Just Say Never? Poison Pills, Deadhand Pills, and Shareholder Adopted Bylaws: An Essay for Warren Buffett
Columbia Law School, Center for Law and Economic Studies, Working Paper No. 134
37 Pages Posted: 24 Jun 1999
A series of important corporate governance questions are likely to be addressed by the Delaware Supreme Court in the near future: whether a board can in fact "just say no" to a hostile bid; whether a board can thwart a proxy fight to redeem a poison pill through a "continuing director" provision in its pill (what might be called "just say never"); and whether shareholders can use their power to amend bylaws to constrain the adoption and maintenance of a pill. It is important that these questions be resolved in a way that maintains a vibrant, if not unconstrained, corporate control market. This is because control markets potentiate the use of capital market signals in the monitoring of managerial performance, which is especially important in an especially competitive domestic and global economic environment. Despite increasing institutional investor activism, the realistic possibility of a hostile acquisition is a necessary ingredient to an optimal corporate governance regime for large public corporations in a stock-market centered capital markets system.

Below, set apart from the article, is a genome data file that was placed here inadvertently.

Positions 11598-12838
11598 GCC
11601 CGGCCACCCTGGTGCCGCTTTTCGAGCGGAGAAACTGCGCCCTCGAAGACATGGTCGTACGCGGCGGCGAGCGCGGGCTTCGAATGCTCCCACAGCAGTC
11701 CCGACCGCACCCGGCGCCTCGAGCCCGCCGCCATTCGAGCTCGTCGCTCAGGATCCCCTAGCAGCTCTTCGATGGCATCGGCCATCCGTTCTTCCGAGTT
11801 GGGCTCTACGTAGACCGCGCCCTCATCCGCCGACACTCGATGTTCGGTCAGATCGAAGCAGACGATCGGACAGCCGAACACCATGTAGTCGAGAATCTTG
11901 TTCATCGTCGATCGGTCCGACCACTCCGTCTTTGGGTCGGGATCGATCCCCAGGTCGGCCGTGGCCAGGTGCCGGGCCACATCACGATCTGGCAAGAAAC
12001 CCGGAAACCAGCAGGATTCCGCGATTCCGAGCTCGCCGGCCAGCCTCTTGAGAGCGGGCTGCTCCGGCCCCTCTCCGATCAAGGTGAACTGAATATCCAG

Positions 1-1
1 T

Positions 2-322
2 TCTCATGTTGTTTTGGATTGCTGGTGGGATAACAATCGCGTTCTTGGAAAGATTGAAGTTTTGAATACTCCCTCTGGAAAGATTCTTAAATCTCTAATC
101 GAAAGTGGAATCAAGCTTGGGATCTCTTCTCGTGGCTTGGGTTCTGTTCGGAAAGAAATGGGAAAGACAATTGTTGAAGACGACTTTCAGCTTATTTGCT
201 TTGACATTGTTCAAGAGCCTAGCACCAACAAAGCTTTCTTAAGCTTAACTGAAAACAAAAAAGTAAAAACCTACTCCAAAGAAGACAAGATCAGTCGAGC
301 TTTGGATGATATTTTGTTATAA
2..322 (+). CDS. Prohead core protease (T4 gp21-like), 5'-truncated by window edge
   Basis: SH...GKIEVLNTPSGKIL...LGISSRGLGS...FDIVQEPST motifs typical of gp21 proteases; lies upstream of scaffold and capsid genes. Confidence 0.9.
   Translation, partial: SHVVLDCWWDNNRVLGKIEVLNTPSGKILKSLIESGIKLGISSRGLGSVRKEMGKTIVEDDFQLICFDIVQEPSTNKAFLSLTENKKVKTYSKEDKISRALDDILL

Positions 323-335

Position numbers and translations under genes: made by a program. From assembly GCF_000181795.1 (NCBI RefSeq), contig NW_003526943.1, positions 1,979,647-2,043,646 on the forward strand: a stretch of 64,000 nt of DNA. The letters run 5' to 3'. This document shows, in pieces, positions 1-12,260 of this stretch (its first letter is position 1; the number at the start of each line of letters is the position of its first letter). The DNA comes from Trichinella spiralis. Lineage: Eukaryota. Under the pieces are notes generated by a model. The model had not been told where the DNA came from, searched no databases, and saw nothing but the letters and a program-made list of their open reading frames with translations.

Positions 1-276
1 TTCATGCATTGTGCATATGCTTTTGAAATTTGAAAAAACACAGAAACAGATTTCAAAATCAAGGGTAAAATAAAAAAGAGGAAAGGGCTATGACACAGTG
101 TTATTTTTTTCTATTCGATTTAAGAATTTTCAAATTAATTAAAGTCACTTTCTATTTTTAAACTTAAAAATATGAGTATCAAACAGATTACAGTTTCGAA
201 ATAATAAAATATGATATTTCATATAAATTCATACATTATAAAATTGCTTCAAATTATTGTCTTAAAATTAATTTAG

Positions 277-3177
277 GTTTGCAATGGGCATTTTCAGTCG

The article argues in doctrinal terms that "just say no" is not the rule in Delaware and that, at a minimum, in the case of a firm with a staggered board the retention of a poison pill beyond the insurgent's initial electoral success is no longer reasonable. Similarly, pills with continuing director provisions (so-called "deadhand pills") violate Delaware statutes that govern the constitution of the board and director authority as well as fiduciary norms that protect the shareholder franchise. Finally, since statutory formalism does not resolve the question of shareholder bylaw amendment authority, the Delaware court should adopt a model of shareholder choice that in, reserving residual governance authority for shareholders, would permit such a bylaw that generally limited the use of poison pills.
Suggested Citation: Suggested Citation